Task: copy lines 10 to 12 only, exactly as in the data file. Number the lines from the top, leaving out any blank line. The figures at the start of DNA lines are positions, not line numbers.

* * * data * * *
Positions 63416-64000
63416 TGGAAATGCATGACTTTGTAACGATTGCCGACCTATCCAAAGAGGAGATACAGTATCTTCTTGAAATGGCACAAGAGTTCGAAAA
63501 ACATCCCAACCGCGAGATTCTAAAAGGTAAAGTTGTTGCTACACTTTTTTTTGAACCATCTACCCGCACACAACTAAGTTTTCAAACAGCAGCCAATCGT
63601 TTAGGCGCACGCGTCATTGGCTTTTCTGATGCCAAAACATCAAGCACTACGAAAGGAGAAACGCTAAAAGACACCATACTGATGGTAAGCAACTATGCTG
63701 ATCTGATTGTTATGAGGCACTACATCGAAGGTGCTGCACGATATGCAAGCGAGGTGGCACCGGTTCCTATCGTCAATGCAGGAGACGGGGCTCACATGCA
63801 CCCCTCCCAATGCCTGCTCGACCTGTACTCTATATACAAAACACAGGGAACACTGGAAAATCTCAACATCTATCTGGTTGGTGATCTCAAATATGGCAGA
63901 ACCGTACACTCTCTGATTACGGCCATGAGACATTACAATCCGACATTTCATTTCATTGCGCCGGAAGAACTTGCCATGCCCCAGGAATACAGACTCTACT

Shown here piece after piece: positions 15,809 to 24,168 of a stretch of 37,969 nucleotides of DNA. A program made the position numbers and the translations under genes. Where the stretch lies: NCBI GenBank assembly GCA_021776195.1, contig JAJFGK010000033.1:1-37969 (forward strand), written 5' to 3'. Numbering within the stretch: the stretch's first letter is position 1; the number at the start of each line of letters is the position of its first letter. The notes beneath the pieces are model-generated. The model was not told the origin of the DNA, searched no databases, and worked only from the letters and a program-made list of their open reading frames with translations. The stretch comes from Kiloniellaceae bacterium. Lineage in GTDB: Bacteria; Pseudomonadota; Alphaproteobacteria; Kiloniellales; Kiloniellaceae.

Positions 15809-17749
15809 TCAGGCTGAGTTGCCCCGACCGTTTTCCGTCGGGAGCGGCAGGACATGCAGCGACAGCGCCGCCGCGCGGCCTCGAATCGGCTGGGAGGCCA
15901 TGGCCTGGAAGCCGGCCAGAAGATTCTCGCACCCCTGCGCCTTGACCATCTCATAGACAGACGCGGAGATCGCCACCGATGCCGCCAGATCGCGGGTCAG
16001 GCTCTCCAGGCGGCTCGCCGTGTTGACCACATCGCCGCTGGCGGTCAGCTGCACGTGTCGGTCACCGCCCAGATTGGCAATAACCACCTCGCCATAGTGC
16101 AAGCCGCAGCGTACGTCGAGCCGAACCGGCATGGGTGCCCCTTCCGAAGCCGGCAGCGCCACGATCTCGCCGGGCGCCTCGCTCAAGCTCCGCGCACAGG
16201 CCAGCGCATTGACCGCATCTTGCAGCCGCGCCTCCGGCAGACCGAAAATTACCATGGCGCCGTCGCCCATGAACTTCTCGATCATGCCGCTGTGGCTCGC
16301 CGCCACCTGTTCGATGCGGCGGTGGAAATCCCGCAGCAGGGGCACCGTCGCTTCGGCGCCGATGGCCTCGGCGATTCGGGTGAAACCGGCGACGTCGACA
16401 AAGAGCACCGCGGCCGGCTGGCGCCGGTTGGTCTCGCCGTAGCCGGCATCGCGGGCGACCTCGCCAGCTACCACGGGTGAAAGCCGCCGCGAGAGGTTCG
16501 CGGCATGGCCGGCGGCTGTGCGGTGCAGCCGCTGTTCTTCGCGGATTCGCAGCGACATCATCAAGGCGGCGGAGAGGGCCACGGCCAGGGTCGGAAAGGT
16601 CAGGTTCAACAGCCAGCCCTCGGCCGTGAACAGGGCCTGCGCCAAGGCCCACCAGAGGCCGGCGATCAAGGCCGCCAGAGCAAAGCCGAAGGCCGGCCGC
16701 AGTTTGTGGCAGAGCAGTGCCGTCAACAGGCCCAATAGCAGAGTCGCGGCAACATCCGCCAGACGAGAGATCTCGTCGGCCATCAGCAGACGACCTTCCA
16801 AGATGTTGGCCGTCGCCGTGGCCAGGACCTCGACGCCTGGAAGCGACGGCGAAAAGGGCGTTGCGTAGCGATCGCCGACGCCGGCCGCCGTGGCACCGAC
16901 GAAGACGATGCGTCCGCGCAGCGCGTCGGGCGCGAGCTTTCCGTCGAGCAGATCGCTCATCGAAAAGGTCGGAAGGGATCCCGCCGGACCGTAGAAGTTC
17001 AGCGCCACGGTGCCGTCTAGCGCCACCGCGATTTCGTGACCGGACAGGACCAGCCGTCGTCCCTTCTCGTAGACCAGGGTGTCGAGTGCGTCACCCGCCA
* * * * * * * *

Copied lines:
15809 TCAGGCTGAGTTGCCCCGACCGTTTTCCGTCGGGAGCGGCAGGACATGCAGCGACAGCGCCGCCGCGCGGCCTCGAATCGGCTGGGAGGCCA
15901 TGGCCTGGAAGCCGGCCAGAAGATTCTCGCACCCCTGCGCCTTGACCATCTCATAGACAGACGCGGAGATCGCCACCGATGCCGCCAGATCGCGGGTCAG
16001 GCTCTCCAGGCGGCTCGCCGTGTTGACCACATCGCCGCTGGCGGTCAGCTGCACGTGTCGGTCACCGCCCAGATTGGCAATAACCACCTCGCCATAGTGC